I've not been to any of the places talked about on this blog..however..I am reminded of that song "I've been everywhere man" that lists a load of Australian towns..I could probably sing something like that and that would be true for my travel experience :)

Anonymous said...

This is so true about travel agents...they are reactive, follow the sheep kind of people....seemingly incapable of thinking outside the square let alone creating great travel outside the square. But takes a lot of work to suss out these unique special locations, accommodation etc, requiring a good return to make it is being done by a small number of unique operators, not travel agents by any description. HOwever, take a look at Intrepid...the Aussie company who does organised travel. Sure they dont do elite stuff, but they do create trips that are more unique and offer different styles to suit the different needs of the travellers. And they do good marketing online, at promotional evenings, and thru their newsletter, and respond to the feedback of their clients. I think Intrepid and other specialist operators who do operate at the elite level are already providing what you agents are simply on the way to being made redundant...through their own lack of imagination & insight, lack of travel experience (particularly US agents from my personal experience), poor pay (=poor motivation) and sheer lack of knowledge. They are a thing of the past and only survive thru those poor unsuspecting travellers who are also new to travel and dont realise how much better their trip could be...and cheaper! Sorry...scathing...generalised...but generally true.
Margi, New Zealand

Kempton said...

From "agency" to "ideas company" in one short post, very nice. (smile) And I love the example of travel agent/reagent.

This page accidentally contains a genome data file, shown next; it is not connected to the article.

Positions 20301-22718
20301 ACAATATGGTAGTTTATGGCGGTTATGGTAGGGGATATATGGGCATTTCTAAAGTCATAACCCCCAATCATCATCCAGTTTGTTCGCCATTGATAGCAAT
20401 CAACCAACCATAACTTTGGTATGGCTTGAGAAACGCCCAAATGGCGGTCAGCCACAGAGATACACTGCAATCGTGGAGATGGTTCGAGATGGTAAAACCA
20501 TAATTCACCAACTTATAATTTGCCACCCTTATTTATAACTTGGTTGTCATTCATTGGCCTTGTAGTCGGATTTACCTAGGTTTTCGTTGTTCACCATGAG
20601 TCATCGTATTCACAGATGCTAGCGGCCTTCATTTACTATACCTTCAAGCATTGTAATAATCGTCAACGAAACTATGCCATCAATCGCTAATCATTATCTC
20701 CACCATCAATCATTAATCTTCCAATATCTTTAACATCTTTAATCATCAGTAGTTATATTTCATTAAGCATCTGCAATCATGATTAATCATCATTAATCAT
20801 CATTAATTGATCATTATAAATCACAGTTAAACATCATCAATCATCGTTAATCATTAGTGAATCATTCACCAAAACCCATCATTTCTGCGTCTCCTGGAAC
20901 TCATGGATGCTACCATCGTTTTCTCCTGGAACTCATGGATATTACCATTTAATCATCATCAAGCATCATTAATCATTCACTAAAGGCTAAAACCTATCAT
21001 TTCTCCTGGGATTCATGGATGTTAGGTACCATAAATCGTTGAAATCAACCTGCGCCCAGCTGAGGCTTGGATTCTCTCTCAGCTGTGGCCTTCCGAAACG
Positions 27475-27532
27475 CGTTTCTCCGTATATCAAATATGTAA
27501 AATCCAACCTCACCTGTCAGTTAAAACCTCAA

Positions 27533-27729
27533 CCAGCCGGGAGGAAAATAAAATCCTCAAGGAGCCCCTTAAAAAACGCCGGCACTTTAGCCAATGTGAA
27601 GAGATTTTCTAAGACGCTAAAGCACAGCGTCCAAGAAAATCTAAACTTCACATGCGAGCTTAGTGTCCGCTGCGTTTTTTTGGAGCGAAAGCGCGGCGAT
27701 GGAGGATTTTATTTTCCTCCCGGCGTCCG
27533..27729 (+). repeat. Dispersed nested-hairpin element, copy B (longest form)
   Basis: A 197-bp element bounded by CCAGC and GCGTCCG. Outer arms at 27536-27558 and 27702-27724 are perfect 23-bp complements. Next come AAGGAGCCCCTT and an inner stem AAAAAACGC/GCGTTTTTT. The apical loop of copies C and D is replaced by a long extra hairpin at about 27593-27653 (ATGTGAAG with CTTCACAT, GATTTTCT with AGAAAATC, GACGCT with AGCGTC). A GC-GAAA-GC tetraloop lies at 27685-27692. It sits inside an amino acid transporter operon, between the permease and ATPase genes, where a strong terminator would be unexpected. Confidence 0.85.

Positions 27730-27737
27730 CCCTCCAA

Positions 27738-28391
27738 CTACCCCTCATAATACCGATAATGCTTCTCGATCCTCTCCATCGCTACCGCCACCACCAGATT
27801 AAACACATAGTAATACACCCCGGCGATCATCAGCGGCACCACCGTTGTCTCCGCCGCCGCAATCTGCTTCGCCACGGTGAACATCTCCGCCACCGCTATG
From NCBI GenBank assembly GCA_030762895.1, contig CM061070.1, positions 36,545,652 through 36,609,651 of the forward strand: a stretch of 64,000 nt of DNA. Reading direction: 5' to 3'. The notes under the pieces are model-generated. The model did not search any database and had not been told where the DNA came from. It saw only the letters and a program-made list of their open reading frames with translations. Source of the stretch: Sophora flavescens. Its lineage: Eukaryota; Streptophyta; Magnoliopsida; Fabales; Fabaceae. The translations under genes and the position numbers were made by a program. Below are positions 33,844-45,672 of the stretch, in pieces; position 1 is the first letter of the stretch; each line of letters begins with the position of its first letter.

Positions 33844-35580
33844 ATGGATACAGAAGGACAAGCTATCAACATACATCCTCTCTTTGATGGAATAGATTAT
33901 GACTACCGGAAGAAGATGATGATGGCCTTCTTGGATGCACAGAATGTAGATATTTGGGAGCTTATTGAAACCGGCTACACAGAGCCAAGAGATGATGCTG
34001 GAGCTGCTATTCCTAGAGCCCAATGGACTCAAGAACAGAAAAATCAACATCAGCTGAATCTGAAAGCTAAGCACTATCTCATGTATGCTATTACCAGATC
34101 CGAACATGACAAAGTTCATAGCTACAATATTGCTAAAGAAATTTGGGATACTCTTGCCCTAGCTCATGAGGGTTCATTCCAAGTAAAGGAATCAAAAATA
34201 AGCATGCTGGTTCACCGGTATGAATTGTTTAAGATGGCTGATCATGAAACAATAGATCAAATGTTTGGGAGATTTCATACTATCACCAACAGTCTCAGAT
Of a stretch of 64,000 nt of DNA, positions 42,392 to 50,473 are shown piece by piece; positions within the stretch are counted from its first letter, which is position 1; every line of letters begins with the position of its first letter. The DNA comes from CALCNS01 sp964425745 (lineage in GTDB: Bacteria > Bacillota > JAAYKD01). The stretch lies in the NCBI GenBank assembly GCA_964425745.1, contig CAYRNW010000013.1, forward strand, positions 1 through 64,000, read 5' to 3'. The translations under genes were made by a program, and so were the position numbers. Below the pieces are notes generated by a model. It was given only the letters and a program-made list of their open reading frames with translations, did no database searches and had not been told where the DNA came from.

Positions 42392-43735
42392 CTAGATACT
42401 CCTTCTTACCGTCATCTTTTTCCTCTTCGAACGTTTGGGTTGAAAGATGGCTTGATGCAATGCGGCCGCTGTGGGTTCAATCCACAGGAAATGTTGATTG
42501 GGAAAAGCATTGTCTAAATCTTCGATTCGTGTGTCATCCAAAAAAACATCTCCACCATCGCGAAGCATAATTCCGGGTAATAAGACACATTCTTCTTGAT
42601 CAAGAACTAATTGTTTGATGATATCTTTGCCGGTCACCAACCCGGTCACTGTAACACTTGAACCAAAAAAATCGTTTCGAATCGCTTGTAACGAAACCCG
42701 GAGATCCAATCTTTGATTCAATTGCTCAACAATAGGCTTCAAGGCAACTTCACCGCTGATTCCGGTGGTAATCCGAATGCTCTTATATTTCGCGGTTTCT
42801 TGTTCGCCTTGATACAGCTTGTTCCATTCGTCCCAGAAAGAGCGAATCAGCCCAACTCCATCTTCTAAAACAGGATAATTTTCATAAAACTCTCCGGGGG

Interesting question re: real estate agent's Lovemarks approach.

For those that haven't seen it, 60 minutes did a very nice piece on online real estate agents "Chipping Away At Realtors' Six Percent",

The current approach of the real estate agent associations of putting up road blocks (lobbying for and creating legislative measures) seem short sighted to me as they are obvious anti-competitive measures that would not and should not survive closer examination by the voters.

Just my 2 cents.

- Kempton

CONSUL said...

Fly me to the moon
And let me play among the stars
Let me see what spring is like
On Jupiter and Mars
In other words hold my hand
In other words darling kiss me
(Bart Howard)

Will Emotional Travel (“e-travel”) be the future? I doubt Internet can do better...


Piotr Jakubowski said...

I agree with this concept of Travel Reagants that you've touched light upon. The internet has revolutionized the travel booking experience, but seems to have failed in creating a model that emphasizes the emotional connections we are used to. I could see the future of the online travel business accommodating a model similar to that of , in which based on a choice that you make for a certain itinerary, the service recommends a variety of similar experiences. Booked hotel X with a spa in Bali? We recommend the rice paddy spa experience from company Y, as well as shopping at company Z for spa products that you can use at home.

At the end of the day I think it's down to the personal connection that the internet will not be able to recreate for quite some time. From knowing that someone else is handling the situation, to the voice on the other side of the phone reassuring that everything will run smoothly, a Travel Reagent is a much more comforting channel through which to organize an otherwise complicated ordeal. These Reagants should take an example out of Hotel concierge, who after a few interactions happen to know what you like and don't like, crafting your own personal holiday experience. One of my co-workers recently planned her honeymoon through a travel service, and from the hard work and reassurance she received from her planner, she is ready to go (and it's still 4 months away).

Personally, I travel quite extensively as well, and for small domestic flights, I find it easier to find my own ticket. But when I visit my family, the time commitment involved in trying to organize and set up 5 legs roundtrip is ridiculous, as are some of the prices.

In terms of the questions, I think question 1 reflects on the personal commitment these Reagents need to establish with their customers. People always remember the small things in their life, and give respect to those who take the time and effort to make the small things happen. This is why the Singapore Airlines inflight staff has won Best Staff awards for 17 years straight. Small things have big meanings.